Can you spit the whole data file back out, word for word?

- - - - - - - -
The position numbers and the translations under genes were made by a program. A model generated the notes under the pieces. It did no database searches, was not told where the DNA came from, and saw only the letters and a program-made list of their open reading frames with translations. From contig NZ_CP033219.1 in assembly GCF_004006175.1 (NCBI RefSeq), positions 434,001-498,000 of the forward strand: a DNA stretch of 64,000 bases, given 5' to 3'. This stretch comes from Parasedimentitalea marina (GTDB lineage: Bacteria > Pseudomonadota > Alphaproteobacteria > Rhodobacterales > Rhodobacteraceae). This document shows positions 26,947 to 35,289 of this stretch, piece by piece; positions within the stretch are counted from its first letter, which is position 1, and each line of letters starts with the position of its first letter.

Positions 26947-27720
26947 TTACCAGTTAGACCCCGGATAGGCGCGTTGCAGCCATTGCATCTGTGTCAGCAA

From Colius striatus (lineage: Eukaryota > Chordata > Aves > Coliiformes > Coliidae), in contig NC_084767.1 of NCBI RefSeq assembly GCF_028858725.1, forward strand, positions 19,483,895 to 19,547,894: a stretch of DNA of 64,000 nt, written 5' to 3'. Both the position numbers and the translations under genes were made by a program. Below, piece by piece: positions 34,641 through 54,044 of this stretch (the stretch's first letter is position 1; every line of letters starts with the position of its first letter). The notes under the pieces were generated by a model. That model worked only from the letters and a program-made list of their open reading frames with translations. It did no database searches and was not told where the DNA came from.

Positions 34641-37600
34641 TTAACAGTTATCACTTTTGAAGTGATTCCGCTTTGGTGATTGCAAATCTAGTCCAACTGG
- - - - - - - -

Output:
The position numbers and the translations under genes were made by a program. A model generated the notes under the pieces. It did no database searches, was not told where the DNA came from, and saw only the letters and a program-made list of their open reading frames with translations. From contig NZ_CP033219.1 in assembly GCF_004006175.1 (NCBI RefSeq), positions 434,001-498,000 of the forward strand: a DNA stretch of 64,000 bases, given 5' to 3'. This stretch comes from Parasedimentitalea marina (GTDB lineage: Bacteria > Pseudomonadota > Alphaproteobacteria > Rhodobacterales > Rhodobacteraceae). This document shows positions 26,947 to 35,289 of this stretch, piece by piece; positions within the stretch are counted from its first letter, which is position 1, and each line of letters starts with the position of its first letter.

Positions 26947-27720
26947 TTACCAGTTAGACCCCGGATAGGCGCGTTGCAGCCATTGCATCTGTGTCAGCAA

From Colius striatus (lineage: Eukaryota > Chordata > Aves > Coliiformes > Coliidae), in contig NC_084767.1 of NCBI RefSeq assembly GCF_028858725.1, forward strand, positions 19,483,895 to 19,547,894: a stretch of DNA of 64,000 nt, written 5' to 3'. Both the position numbers and the translations under genes were made by a program. Below, piece by piece: positions 34,641 through 54,044 of this stretch (the stretch's first letter is position 1; every line of letters starts with the position of its first letter). The notes under the pieces were generated by a model. That model worked only from the letters and a program-made list of their open reading frames with translations. It did no database searches and was not told where the DNA came from.

Positions 34641-37600
34641 TTAACAGTTATCACTTTTGAAGTGATTCCGCTTTGGTGATTGCAAATCTAGTCCAACTGG